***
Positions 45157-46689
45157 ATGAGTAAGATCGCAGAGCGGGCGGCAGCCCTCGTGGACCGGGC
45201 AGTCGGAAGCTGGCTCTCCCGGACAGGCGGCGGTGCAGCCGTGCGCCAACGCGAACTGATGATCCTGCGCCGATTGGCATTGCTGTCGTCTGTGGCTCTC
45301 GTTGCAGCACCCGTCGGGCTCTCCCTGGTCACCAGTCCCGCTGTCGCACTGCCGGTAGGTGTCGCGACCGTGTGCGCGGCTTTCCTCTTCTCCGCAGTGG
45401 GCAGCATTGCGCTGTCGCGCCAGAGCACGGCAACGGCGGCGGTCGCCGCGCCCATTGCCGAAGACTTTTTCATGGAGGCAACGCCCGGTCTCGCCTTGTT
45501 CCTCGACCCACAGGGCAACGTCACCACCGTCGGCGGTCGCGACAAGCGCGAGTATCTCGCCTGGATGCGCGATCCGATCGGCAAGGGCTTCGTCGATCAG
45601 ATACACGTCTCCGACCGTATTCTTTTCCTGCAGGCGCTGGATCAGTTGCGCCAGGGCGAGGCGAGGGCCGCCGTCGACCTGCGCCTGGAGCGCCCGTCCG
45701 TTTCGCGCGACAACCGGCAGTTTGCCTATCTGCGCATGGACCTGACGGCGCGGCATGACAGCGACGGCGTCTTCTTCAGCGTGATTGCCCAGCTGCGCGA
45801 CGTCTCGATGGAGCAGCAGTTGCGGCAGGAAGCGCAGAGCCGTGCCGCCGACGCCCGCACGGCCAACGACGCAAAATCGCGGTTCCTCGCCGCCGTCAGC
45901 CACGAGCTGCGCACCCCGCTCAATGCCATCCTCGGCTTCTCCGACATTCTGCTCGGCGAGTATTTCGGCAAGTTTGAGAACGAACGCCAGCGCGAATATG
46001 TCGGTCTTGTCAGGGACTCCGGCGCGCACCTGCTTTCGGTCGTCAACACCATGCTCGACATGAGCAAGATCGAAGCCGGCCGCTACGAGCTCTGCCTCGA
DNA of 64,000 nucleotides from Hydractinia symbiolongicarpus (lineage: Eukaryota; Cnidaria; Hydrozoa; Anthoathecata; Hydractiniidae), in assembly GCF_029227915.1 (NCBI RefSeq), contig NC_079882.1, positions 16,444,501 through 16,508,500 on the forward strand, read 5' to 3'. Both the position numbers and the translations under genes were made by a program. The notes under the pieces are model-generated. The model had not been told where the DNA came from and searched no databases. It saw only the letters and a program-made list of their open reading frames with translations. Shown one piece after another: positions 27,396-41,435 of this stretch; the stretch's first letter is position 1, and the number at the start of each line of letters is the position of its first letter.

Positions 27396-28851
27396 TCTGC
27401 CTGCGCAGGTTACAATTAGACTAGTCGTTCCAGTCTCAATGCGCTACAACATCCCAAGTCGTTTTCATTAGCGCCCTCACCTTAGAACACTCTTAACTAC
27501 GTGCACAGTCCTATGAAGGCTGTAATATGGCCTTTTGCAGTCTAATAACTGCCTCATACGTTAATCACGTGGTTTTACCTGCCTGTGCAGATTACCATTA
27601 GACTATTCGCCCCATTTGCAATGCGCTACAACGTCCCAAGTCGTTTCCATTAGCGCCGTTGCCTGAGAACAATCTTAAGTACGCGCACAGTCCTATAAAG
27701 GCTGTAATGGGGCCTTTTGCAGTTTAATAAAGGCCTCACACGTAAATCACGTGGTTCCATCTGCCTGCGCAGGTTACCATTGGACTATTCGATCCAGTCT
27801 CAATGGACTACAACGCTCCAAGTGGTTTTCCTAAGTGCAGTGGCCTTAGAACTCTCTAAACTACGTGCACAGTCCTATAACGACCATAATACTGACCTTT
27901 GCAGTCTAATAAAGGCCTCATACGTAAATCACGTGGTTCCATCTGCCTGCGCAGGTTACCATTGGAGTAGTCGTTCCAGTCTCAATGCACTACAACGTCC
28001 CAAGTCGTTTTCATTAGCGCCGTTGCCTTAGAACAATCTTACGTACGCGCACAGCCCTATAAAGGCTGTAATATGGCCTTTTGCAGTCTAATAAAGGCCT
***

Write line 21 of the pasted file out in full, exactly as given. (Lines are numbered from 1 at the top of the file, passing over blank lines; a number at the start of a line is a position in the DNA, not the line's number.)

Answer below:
28001 CAAGTCGTTTTCATTAGCGCCGTTGCCTTAGAACAATCTTACGTACGCGCACAGCCCTATAAAGGCTGTAATATGGCCTTTTGCAGTCTAATAAAGGCCT